A – Z of 'miracle foods'


Try mixing the colours for more health benefits Wikipedia

NHS Choices :

If you are serious about what you eat, a scholarly report has just come out from NHS Choices:


Miracle Foods

myths and the media



Basically, it shows that so-called ‘miracle foods’ are

no better for us, what we need for better health is to

follow sensible dietary advice – this can be ~

  • eat local produce if possible
  • ‘food miles’ when food is transported a long way are NOT good
  • eat organic food if possible
  • vary your diet as much as possible
  • eat seasonal food
  • eat sensibly
  • when eating vegetables and fruit incorporate as many different colours as possible

and it talks of the science behind dietary advice, as well as enabling us all to challenge the headlines we get bombarding us, such as ‘Miracle foods prolong life’;  Eating xxxxxxx cuts cancer risk, etc.

I am not going to go on.  We have all seen these;  look at them to see what ‘they’ are up to, and very often find the ‘research’ has been funded by the Association of XXXX growers, or the manufacturers of XXX.

But it is sensible to revise your diet occasionally, as there may be new research out that tells us an everyday food has certain properties that could have benefits, although these will only be slight.

So here is an A – Z of general advice about everyday foods.  Bon Appetit!

APPLES  One of our favourite foods, but make sure they are home-grown: look for the little Union flag sticker.  They are easy to transport, so are often taken thousands of miles around the world.

BANANAS  These could almost be called a miracle food, and if you watch sportsmen (particularly at Wimbledon) you often see them take a bite during a match.

CHICKEN  Beware labels that call chicken ‘Fresh’  or ‘British’.  These can still be battery-reared in horrible conditions.  Look for labels saying ‘Free-range.

EGGS  Thanks to campaigners, the majority of eggs sold today in Britain are free-range.  But if the label or writing doesn’t say this, don’t buy.

FISH  Try and buy line-caught fish – which means it is caught ‘individually’, rather than scooped up in a giant net.  Oily fish is best, such as mackerel, herring, anchovies and especially salmon.  What about reviving the British Breakfast kipper?  It’s good for you.  When buying salmon, watch fish counters to see when Wild salmon is available.  Or go for Organic Salmon – far better than ordinary farmed salmon, both for the fish and you.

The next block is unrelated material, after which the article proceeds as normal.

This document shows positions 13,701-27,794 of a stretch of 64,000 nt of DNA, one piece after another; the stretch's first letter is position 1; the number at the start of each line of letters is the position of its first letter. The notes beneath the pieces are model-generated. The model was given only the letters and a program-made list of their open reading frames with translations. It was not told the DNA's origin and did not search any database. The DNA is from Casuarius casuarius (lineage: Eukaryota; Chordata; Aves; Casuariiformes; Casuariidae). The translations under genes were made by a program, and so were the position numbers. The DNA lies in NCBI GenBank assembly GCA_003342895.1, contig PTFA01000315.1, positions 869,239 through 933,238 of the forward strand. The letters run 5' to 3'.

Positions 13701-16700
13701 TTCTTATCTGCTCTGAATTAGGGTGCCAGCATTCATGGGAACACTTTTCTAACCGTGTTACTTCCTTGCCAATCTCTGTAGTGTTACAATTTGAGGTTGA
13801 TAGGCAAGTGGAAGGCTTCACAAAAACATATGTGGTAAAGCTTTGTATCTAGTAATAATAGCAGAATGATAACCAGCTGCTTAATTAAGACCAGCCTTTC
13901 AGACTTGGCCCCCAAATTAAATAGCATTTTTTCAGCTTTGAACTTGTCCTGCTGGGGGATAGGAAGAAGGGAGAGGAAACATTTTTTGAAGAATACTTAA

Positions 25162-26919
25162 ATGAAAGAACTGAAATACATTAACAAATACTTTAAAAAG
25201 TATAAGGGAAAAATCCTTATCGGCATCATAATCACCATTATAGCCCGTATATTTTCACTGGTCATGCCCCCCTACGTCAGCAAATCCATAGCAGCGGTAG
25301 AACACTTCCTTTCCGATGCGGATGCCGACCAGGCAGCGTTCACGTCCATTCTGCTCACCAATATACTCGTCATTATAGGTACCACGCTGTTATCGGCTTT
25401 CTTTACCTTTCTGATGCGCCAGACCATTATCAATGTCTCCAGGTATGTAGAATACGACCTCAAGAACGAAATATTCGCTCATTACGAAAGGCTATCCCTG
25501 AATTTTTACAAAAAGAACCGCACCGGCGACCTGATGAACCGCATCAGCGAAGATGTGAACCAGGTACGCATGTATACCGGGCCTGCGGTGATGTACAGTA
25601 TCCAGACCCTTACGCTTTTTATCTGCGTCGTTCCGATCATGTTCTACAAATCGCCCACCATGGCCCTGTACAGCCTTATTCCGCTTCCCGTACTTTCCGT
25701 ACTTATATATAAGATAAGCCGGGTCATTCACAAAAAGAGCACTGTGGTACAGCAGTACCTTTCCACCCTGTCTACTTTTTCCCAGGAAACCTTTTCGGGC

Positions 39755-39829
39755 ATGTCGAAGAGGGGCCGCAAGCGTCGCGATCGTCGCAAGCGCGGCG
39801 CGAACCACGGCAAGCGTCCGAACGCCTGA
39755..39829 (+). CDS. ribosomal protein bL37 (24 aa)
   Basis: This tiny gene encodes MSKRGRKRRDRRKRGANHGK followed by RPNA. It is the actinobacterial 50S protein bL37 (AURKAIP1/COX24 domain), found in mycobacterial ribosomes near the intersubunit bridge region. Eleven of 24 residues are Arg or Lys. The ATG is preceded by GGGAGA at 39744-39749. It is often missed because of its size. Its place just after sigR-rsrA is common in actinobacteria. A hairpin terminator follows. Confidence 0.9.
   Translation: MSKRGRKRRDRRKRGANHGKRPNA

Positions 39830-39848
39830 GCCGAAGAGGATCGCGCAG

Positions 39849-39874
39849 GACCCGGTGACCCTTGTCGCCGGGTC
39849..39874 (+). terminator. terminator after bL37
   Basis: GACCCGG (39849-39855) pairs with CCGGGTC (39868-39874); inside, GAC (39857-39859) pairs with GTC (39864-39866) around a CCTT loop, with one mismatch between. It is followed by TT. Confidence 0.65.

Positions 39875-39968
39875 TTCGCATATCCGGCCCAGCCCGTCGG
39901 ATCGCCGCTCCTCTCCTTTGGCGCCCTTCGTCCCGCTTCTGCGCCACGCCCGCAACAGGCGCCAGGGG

FRUIT  especially local, home grown fruit.  We have an incredible variety wherever we live around the world, but if you live in Britain look for seasonal stars such the red Leveller gooseberries, very sweet and delicious; plums,  etc.  Then if you live in India you know when is the Mango season – and enjoy!  Fruit contains antioxidants and phytochemicals which are good for the heart, plus vitamins  etc.

GAME This usually has less calories than ordinary meat, and by law can only be sold during its season:  August – February.

MEAT eat red meat in moderation.Chicken and Turkey has less calories.  Liver is helpful in preventing aneamia

NUTS  eat a small handful a day if you can;  brazil nuts are a good source of selenium – but avoid salted varieties of nuts.

SHELLFISH   If you can tolerate these, they’re good for you – oysters especially contain zinc.

SPINACH  Popeye knew a thing or two;  a tablespoon of steamed spinach contain s more Vitamin C and folic acid that the ‘miracle’ shot of wheatgrass (and tastes nicer).

SMOOTHIES   If possible, make your own.  Commercial ones can contain salt, sugar, preservative and other ‘fillers’.

VEGETABLES  Yes, yes, yes – whatever diet you follow will tell you to eat these. Try and eat a variety each day:  green, yellow, red, white, purple, etc.

But if you are fed up with all the advice flung at you, from me and others, take heart from Independent dietician Ursula Arens, who is spokeswoman for the British Dietetic Association, “I do have great sympathy for the average person who gives up and says they’ll eat what they want”.

And that could mean CHOCOLATE – a square of DARK chocolate at mealtime is becoming popular.

Celebrities who endorse foods

We have all read stories about the Celebs who promote a ‘miracle diet’, and then watched as the pounds climb back on once they are away from the cameras.

Martina Navratilova has endorsed a very strict eating regime – and not very appetising if one looks at her website.  But she got the shock of her life when she was diagnosed with cancer, calling it “my personal 9/11”.  She said she ate healthily, with a diet  that was based on plants – and raw at that.  Yet she gets cancer.

Doctors say that no food will prevent cancer, but research findings suggest that those who eat healthily have a better recovery rate.  Also, eating healthily brings  benefits for our skin;  and clearer, brighter skin is something not easily quantifiable by research, but we all know the boost it gives to morale, and therefore overall health.

So keep up the ‘five a day’ habit – it can only do you good.

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